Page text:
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'Poverty and inequality' paving way for IS resurgence in Syria and Iraq, US warns

US envoy John Godfrey warns that the Islamic State group is 'seeking to exploit' dire economic conditions to 'reconstitute' its presence in the region
The Islamic State group reportedly destroyed the Grand al-Nuri Mosque of Mosul and its famous leaning al-Hadba minaret in 2017 battle for the city (AFP/File photo)

The deteriorating economic conditions in Iraq and Syria are allowing the Islamic State (IS) group to reconstitute, the State Department’s envoy to the US-led coalition battling the group has warned. 

John Godfrey, acting US special envoy for the Global Coalition to Defeat ISIS, spoke at a news conference on Thursday and laid out how the region's economic crisis has affected the coalition's operations. 

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"One thing I heard consistently in both Iraq and Syria is that poverty, inequality and perceived injustice continue to drive many young people to join terrorist groups, including [IS]," Godfrey said. 

"The combination of a severe drought and a weak harvest that will be about half of what is normal has created a significant economic downturn that impacts the revenues of local partners and also contributes to unemployment," Godfrey, who recently returned from a visit to Iraq and Syria, said.

According to the envoy, local partners told him that the IS group is "actively seeking to exploit that economic situation to reconstitute presence, or to try to reconstitute presence, in areas hardest hit by the economic downturn".

This week's summit is the first anti-IS coalition meeting of its kind to take place in two years. The 83-nation coalition fractured under the presidency of Donald Trump, partly due to his unilateral decision to withdraw US troops from Syria. 

Syria's economic woes 

After ten years of war, the economic downturn has hit Syria from multiple sides, with little signs of improvement.  

Food prices have increased nearly fivefold during the past few years, as the government's attempts to patch the country's broken infrastructure flounder. 

In March, Damascus raised petrol prices in government-held parts of Syria by more than 50 percent after the value of the Syrian pound hit record lows on the black market.

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A month later, it doubled its official exchange rate to the US dollar, which had a marginally positive effect on Syria's central bank but not near enough to put the country on any road to recovery.

Meanwhile, the government has done little to meet conditions that the international community has set for further humanitarian aid relief. 

Still, humanitarian groups have warned the US that its Caesar sanctions against the Syrian government have only exacerbated the country's struggles.

While the US writes in humanitarian waivers into all of its punitive sanctions, rights groups warn that banks tend to over-comply out of fear of secondary sanctions, putting even more strain on humanitarian efforts that could offer some sort of relief to struggling communities at risk of radicalisation.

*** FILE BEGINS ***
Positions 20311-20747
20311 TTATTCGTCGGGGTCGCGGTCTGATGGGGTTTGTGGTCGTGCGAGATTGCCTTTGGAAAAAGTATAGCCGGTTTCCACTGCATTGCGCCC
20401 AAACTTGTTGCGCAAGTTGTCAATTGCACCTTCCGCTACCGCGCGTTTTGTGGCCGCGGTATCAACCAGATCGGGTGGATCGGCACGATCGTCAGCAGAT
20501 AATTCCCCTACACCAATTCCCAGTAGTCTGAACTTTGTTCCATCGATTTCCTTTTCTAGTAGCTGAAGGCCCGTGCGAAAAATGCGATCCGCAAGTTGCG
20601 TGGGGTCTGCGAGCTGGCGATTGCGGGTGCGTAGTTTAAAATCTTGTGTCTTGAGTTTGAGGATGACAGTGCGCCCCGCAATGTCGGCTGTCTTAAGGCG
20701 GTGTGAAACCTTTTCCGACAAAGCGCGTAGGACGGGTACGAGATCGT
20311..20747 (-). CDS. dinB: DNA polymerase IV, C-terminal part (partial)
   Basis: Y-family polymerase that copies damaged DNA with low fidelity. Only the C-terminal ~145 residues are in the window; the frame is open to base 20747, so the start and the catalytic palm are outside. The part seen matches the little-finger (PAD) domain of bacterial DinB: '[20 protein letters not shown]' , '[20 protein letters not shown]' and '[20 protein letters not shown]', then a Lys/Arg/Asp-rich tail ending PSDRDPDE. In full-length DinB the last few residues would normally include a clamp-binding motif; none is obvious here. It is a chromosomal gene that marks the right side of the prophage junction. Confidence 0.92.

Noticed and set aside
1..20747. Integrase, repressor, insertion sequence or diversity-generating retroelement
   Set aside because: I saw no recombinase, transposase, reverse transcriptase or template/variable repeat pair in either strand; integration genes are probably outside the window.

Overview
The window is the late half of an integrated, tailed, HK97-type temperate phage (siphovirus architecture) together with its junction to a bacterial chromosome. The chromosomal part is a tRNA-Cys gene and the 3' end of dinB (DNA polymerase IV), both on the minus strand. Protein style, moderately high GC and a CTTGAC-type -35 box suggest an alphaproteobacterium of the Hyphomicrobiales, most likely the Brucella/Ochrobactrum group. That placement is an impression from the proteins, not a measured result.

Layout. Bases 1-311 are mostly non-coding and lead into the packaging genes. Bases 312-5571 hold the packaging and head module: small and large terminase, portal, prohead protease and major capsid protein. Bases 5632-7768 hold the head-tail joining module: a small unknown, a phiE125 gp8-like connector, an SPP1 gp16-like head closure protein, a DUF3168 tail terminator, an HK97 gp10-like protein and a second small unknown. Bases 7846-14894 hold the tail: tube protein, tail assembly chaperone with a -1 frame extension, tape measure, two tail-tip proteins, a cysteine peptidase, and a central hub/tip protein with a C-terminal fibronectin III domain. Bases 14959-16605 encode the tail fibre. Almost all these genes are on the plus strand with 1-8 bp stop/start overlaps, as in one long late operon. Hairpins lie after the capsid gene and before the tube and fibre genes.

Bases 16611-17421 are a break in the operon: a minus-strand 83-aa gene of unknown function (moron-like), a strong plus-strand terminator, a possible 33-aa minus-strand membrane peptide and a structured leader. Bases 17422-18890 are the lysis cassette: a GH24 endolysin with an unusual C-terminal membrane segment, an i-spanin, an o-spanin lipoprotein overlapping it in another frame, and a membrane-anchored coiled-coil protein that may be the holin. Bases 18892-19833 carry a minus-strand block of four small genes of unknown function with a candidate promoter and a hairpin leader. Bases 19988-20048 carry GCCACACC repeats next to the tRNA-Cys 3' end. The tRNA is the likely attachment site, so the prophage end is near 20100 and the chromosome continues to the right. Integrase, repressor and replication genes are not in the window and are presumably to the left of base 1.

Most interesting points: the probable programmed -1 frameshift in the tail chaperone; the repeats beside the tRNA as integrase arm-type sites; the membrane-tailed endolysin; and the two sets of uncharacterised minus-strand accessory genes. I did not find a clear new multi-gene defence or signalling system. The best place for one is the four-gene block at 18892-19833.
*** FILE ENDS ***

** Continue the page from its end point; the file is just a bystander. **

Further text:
At the same time, President Bashar al-Assad's administration is charging exorbitant fees - one of the government's biggest sources of income - to military-aged men who fled the country or refused to conscript in the army.

In February, the government announced plans to seize property and assets of Syrian refugees and internally displaced people who fail to pay the fees. 

IS in Iraq and Syria

The IS group lost its last stronghold in Syria, Baghouz, in March 2019, and is considered territorially defeated in the war-torn country. Still, the group has continued to carry out small-scale attacks on the Syrian government, as well as on the US-backed Syrian Democratic Forces (SDF). 

While Iraq declared victory over the IS group in December 2017, the group has continued to wage a low-level insurgency in the rural, mountainous parts of northern and western Iraq and is suspected to have been responsible for several bombings in Baghdad this year.

Meanwhile, thousands of captured fighters and their families have been transferred to makeshift camps and detention centres run by the SDF in Syria.

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It is estimated that the camps house around 43,000 men, women and children - placing a major strain on local authorities. 

On Thursday, Godfrey warned that the residents of those camps "constitute a potential threat to security in the region and beyond".

At the same time, human rights groups have repeatedly warned of the dire conditions in the camps and the potential for radicalisation among impoverished residents.

In April, the US military chief in the Middle East said that the radicalisation of children at camps in Syria poses the biggest threat to the region, warning that "unless we find a way to repatriate them and reintegrate them and deradicalise them, we're giving ourselves the gift of fighters five to seven years down the road". 

The US has repeatedly called on allies to repatriate their citizens who are in SDF custody, and prosecute them if possible. On Monday, Secretary of State Antony Blinken reiterated the call during a summit in Rome of the international coalition against the IS group, with mixed reactions.  

The United States has repatriated a total of 28 Americans to date, Godfrey said on Thursday. Of that group, 12 are adults and 10 have been prosecuted or are undergoing prosecution.